Morrisville State College



A Tribute to my Favorite Season: Fall  

The air is crisp, the smell of apples and harvest fill the air, and the days are shorter, that’s right kids its fall again. A time of fun holidays, family gatherings, toasty bonfires, and many fond memories of our childhoods gone past, fall is here once again. Beginning in September and ending in December this short yet amazing season is my absolute favorite. For us Plant Nerds here at Morrisville State fall is a busy time, many bulbs to be planted, transplanting is at a peak, and it’s time to winterize the landscape. So many horticultural wonders spot the landscape, in a season of many endings this is a time to kiss annuals goodbye enjoy those last minute perennials, bask in the brilliant colors of the trees and shrubs, and soak up the sights and sounds of the season.

Some favorite fall perennials include hardy mums, asters, goldenrod, and the very artistic Chinese lantern. The chrysanthemum is the m ost prolific perennial ever developed. Forms 12- to 15-inch mound of flowers August to Frost. Long-lasting choice for flower arrangements as well. Mums do best in full sun, well-drained soil. The Chinese lantern is a 1-2 foot perennial that produces extremely decorative seed cases that look like glowing orange paper lanterns. Excellent fresh cut and they can also be easily dried and make amazing fall arrangements. This perennial spreads quickly make sure to plant where it can be controlled. These hardy frost tolerant perennials fire up the landscape with bright reds, yellows, oranges, and purples.

Chinese Lantern (Physalis alkekengi) 1

Beautiful autumn shrubs also erupt from the scenery such as the fiery burning bush, staghorn sumac, and viburnum. Euonymus alatus, Winged Burning Bush has outstanding red fall color and corky wings on the twigs. Plant in an area with sun or partial shade and any good garden soil. The wings hold winter snow, outlining the branch structure for a very artistic feel. The plant has a height and spread of 8 to 10 feet. Staghorn sumac, in some areas will grow more like a shrub than a tree. This tree is wild and in some areas of the country invasive. It's leaves are pinnately compound with 11 to 31 lance-shaped leaflets. The twigs are hairy, and bark is dark brown and smooth or scaly. This plant prefers open uplands, edges of forests, roadsides, and old fields for habitat. In the fall foliage turns a brilliant shade or burgundy. Brilliant shades of bright fall colors come forth from these shrubs that seemed so boring all year long.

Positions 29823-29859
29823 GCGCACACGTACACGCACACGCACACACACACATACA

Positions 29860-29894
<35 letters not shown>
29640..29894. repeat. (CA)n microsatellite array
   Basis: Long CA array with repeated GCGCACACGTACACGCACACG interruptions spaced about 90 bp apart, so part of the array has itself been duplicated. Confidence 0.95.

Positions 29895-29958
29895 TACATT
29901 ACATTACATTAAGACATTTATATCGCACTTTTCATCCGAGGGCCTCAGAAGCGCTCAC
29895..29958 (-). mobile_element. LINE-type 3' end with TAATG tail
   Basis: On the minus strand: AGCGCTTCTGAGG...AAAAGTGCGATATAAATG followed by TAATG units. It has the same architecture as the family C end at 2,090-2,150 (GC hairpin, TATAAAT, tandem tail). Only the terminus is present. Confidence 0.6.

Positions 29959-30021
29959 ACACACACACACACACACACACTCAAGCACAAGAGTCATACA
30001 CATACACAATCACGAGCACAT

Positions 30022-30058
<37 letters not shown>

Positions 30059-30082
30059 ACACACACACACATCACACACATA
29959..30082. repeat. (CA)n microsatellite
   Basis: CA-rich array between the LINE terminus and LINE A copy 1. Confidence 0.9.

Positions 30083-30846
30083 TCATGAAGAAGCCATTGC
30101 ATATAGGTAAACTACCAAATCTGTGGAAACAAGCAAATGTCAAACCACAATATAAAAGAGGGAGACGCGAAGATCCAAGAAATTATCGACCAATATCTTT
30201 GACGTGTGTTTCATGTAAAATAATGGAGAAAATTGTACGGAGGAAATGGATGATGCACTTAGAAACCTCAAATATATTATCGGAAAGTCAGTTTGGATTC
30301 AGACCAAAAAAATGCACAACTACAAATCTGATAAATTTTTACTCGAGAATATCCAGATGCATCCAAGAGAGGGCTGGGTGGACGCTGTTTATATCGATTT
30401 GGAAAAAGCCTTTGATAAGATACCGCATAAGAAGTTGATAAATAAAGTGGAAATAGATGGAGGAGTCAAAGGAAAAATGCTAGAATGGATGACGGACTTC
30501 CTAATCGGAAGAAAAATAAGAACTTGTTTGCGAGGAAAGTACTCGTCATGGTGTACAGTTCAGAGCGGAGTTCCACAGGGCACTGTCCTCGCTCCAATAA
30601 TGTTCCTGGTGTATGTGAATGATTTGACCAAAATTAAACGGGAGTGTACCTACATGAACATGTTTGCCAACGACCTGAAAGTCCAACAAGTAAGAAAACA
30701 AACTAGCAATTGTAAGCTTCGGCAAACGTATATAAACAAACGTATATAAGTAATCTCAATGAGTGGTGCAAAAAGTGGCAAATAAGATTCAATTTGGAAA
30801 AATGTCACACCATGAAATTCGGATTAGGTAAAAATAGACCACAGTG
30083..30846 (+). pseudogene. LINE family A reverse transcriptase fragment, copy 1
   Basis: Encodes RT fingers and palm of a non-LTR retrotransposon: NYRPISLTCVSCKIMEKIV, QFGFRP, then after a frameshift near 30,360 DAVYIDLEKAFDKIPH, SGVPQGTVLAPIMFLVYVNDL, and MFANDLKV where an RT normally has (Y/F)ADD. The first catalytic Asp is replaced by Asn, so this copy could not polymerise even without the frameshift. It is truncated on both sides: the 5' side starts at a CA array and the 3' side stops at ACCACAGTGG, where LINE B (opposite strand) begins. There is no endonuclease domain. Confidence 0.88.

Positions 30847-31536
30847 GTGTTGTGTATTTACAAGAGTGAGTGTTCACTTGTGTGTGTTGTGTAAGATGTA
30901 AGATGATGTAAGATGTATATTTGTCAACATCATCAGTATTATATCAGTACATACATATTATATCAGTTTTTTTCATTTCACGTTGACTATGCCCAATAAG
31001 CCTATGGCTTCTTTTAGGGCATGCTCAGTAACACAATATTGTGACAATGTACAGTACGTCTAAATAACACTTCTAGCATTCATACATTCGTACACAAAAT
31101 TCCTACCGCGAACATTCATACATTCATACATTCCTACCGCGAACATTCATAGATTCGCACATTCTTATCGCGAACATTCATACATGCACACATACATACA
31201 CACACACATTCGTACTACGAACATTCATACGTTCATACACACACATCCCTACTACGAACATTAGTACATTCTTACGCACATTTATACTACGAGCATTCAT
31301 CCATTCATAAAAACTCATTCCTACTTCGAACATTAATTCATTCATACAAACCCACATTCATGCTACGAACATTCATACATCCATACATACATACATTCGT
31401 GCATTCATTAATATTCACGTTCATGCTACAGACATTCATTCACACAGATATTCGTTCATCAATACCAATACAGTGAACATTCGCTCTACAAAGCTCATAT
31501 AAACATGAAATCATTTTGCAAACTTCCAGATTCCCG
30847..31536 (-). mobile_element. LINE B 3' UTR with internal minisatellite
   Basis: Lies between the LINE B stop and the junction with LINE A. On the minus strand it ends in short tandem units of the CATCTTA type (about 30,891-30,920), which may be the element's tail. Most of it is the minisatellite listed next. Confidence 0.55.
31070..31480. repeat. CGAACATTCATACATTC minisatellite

Staghorn Sumac (Rhus typhina)


Trees which seemed hidden all year long also come alive for their last show of the year. The maples are some of the most brilliant, especially the sugar and red. Acer rubrum or Red Maple is an excellent specimen or shade tree for large areas. Is growth habit is pyramidal when young, then develops an irregularly rounded crown. One of the first trees to color in fall, leaves may be bright yellow, flaming orange or red. Also the birches turn a show stopping yellow, against their beautiful white bark. Birch bark turns white as tree matures. Leaves turn gold in fall, and they grow 2-3 feet a year until 40-50 feet tall.

Harvesting of pumpkins, gourds and Indian corn occur this season. With pumpkin patches turning bright orange and gourds gracing fall displays. Bittersweet is also an American favorite with its bright orange berries with yellow casings. American Bittersweet (Celastrus Scandens) is a tangled, twining, high climbing vine. The flowers are green in the spring and turn yellow in the fall. The fruit is on the vine from September to December or longer. The soil needs to be well drained to dry soil with a light shade. The pumpkin, is a warm-season vegetable that can be grown throughout much of the United States. Major uses for this crop include jack-o'-lanterns at Halloween, pumpkins are used to make pumpkin butter, pies, custard, bread, cookies and soup.

American Bittersweet - Celastrus scandens


Pumpkin 1

So… grab some hot cider and go for a walk, notice the woodlands, landscapes and fall displays. Enjoy the last sunny warm days and bright colors of the landscape. Embrace the fall season for winter’s cold wrath is coming near. But remember what would fall be like without all of these amazing horticultural wonders in our surrounding landscape?


Plant Nerd

Mike Ameele~

Floral Design 07